New networking features make hybrid clouds possible on Google Compute Engine

Sunil James, left, and John Cormie talk about new routing capabilities on Google Compute Engine at the Google I/O conference on May 17, 2013

Toward the tail end of Google I/O on Friday, Sunil James, a Google product manager (on left in picture), and John Cormie, a software engineer focusing on networking for Google Compute Engine (GCE), showed off new network capabilities for GCE that can enable hybrid clouds running between GCE deployments and on-premise data centers.

GCE customers are now able to do things like establish virtual private Layer 3 networks and assign static public IP addresses to instances, James said. Connecting networks will also become possible. And a load-balancing service is on the way “as part of the native fabric for Google Compute Engine,” James said.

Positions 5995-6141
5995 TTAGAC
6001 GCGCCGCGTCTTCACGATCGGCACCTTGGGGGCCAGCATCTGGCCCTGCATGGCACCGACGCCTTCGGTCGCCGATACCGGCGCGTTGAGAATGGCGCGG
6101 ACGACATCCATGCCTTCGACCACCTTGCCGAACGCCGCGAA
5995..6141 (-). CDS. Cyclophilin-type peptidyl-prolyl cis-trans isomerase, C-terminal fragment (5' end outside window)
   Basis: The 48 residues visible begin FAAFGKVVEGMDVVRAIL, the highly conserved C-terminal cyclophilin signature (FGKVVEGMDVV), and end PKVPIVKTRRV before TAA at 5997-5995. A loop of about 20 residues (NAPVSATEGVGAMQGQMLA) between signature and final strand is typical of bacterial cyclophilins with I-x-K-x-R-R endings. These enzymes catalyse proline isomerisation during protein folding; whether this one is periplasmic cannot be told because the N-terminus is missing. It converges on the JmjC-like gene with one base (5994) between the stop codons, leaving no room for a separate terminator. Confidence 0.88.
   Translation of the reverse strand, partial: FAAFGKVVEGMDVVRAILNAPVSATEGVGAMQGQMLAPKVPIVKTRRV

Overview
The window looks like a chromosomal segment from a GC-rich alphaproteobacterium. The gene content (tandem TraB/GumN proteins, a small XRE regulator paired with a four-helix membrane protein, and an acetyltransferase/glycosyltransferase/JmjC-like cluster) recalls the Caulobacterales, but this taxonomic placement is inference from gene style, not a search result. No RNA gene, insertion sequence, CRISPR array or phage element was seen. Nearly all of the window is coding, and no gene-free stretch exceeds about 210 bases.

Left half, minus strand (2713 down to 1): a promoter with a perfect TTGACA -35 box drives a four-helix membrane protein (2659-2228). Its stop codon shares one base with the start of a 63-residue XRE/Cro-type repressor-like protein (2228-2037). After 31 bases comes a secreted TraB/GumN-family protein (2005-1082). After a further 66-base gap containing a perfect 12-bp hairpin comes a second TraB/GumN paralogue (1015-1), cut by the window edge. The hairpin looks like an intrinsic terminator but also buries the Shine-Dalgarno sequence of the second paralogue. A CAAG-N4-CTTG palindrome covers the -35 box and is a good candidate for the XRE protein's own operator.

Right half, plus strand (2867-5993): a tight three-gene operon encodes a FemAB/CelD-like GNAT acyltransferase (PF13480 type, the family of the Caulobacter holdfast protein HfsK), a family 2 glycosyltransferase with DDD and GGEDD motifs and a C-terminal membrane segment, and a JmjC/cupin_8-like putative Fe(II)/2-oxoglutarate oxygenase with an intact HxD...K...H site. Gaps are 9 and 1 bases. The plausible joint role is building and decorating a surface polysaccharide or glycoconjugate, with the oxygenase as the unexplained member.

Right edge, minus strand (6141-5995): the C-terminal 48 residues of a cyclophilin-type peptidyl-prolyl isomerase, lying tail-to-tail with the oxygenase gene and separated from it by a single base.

Developers interested in trying out GCE load balancing can fill out a form to do so. Developers can also sign up for early access to all emerging Google Cloud Platform features.

The load balancing and routing services are the sorts of things that could help more businesses make the decision to try real projects on the newly publicly available Infrastructure as a Service (IaaS) piece of the Google Cloud Platform.

And the new capabilities move Google a few steps closer campaign to becoming a top, widely used IaaS provider — if not one day bigger than Amazon Web Services then at least No. 2. That position is already feasible for Google as it is.

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